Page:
The more somber songs are hair-raisingly potent. "Alone in the Dark" finds Hiatt at ground zero, staring at the catastrophe of his life through the bottom of a shot glass ("I'm all alone on my knees, at last"). On the other hand, "Stood Up" finds Hiatt rising above the worst--above loss, above drink ("Now they gave last call for alcohol/And no one has to carry, me home," he sings proudly), above disaster.
The acoustic performances that end each side of Bring the Family are perhaps the record's greatest achievements. "Have a Little Faith in Me" is one of those songs on which the artful combination of a universal sentiment and an unforgettable melody add up to a standard composition. People will be singing this tune forever. Hiatt, accompanying himself on solo piano, sings it with wrenching yet unhistrionic soulfulness. "Learning How to Love You," on which Lowe harmonizes with Hiatt, offers the message that love, no matter how beautiful and sustaining, is never simple. Again. Hiatt offers a soaring vocal turn.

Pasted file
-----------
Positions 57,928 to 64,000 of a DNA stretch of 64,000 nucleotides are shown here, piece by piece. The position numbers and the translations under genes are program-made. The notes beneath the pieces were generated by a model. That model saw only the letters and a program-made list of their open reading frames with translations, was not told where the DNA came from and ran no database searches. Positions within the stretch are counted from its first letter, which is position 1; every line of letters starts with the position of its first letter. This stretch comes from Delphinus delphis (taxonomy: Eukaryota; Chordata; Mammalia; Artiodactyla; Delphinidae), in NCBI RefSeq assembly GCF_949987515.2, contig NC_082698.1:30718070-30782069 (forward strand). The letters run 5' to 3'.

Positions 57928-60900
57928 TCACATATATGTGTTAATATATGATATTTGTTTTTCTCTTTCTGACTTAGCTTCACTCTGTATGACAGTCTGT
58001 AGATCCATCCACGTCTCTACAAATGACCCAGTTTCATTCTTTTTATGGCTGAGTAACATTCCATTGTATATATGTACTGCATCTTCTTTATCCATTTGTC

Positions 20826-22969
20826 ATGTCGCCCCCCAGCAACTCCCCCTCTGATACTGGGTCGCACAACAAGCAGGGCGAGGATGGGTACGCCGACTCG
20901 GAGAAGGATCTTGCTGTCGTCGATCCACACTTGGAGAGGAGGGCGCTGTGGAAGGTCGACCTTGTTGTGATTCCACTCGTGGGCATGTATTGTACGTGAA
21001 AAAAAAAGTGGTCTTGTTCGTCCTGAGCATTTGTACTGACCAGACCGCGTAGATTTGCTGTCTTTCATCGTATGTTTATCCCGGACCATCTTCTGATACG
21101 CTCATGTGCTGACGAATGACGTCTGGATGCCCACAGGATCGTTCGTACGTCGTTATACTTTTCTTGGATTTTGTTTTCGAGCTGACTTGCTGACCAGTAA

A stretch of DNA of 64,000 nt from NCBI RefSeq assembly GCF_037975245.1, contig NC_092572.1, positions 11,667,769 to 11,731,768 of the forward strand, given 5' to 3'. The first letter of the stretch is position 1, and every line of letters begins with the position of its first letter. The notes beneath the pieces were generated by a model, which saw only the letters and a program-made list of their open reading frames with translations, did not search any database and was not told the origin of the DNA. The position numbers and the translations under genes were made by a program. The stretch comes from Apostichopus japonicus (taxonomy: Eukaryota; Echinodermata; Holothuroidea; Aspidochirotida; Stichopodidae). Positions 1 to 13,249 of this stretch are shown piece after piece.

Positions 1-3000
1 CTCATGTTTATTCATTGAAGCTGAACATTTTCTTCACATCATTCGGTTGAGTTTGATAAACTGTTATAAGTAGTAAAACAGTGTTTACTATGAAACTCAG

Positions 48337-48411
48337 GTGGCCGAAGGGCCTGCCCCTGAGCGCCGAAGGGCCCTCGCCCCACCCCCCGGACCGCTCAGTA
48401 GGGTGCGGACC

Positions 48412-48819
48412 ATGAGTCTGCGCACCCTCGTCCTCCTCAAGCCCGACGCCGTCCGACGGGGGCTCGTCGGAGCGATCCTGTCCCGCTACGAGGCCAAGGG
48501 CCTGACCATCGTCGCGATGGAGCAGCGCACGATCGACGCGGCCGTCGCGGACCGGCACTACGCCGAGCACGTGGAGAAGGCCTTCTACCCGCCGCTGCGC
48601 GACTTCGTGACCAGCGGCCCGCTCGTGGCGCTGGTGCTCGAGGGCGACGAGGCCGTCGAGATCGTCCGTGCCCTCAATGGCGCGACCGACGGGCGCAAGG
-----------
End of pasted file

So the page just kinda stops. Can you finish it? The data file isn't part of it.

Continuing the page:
Bring the Family rounded out by two wonderful ballads, "Lipstick Sunset" and "Tip Of My Tongue," which seem slight only in comparison to the other inordinately brilliant material on the record. The album is unmistakably all of a piece, though musically exciting, lyrically inventive and candid, supremely lean and poised from a production standpoint, and stunningly explosive as an emotional document.
To say merely that Bring the Family is John Hiatt's best album is underselling it. Let me put it this way: I'll be listening to this poignant, heartbreaking, thrilling record for as long as I'll be listening to Blood on the Tracks. That's the kind of company it deserves to keep on the shelf.